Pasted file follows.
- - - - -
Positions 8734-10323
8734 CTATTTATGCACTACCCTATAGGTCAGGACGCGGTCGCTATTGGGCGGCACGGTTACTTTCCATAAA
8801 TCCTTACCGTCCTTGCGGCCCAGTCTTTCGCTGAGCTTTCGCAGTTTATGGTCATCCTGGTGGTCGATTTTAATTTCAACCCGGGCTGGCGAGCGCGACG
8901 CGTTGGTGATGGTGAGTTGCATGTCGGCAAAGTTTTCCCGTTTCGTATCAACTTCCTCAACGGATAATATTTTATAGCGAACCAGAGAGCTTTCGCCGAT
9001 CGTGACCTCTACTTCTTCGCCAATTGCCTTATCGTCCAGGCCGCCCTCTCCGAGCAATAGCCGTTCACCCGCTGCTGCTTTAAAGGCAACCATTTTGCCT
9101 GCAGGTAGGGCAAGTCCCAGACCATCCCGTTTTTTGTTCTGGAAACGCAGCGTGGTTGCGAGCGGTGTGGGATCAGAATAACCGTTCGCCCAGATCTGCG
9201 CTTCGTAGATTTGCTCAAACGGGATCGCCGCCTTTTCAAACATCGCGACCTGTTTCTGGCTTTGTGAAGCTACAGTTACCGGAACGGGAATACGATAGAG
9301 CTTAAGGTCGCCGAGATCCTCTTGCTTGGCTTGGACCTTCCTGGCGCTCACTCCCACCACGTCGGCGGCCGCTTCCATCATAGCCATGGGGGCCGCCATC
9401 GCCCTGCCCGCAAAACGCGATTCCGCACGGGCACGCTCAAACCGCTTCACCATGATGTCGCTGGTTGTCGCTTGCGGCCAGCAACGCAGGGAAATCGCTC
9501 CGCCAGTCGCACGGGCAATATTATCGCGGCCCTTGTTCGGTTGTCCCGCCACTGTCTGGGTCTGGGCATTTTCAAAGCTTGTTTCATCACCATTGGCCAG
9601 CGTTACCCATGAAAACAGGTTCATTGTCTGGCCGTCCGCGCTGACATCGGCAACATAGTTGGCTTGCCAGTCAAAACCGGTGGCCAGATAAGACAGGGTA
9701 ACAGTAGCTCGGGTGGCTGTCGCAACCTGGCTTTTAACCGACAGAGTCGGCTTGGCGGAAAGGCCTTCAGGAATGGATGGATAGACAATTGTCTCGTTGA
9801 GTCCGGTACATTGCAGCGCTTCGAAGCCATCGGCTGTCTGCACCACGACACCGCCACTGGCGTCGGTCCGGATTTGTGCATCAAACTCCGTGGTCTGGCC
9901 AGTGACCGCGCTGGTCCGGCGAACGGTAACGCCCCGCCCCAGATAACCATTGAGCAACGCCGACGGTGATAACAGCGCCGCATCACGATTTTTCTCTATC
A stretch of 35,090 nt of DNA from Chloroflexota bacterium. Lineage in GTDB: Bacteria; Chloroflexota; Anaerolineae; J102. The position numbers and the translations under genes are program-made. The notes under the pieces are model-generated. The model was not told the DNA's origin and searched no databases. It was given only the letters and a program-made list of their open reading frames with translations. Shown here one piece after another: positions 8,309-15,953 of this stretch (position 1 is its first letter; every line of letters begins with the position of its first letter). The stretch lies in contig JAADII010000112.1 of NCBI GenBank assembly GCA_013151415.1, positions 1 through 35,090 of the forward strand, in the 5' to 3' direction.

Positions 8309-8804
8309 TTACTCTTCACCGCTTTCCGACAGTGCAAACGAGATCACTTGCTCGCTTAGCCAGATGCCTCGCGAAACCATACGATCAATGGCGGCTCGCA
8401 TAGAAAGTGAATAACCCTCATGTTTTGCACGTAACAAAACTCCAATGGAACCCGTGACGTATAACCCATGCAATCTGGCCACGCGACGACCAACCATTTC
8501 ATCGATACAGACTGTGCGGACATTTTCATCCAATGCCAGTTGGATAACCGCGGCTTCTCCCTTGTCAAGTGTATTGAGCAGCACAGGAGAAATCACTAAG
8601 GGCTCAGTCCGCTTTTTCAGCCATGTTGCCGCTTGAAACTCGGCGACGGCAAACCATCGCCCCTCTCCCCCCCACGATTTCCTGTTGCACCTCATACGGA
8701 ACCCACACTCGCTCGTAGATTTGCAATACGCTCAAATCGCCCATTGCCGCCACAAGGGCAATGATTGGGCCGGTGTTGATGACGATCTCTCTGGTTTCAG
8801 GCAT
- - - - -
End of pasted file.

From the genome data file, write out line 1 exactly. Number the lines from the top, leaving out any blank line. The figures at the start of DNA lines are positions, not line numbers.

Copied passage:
Positions 8734-10323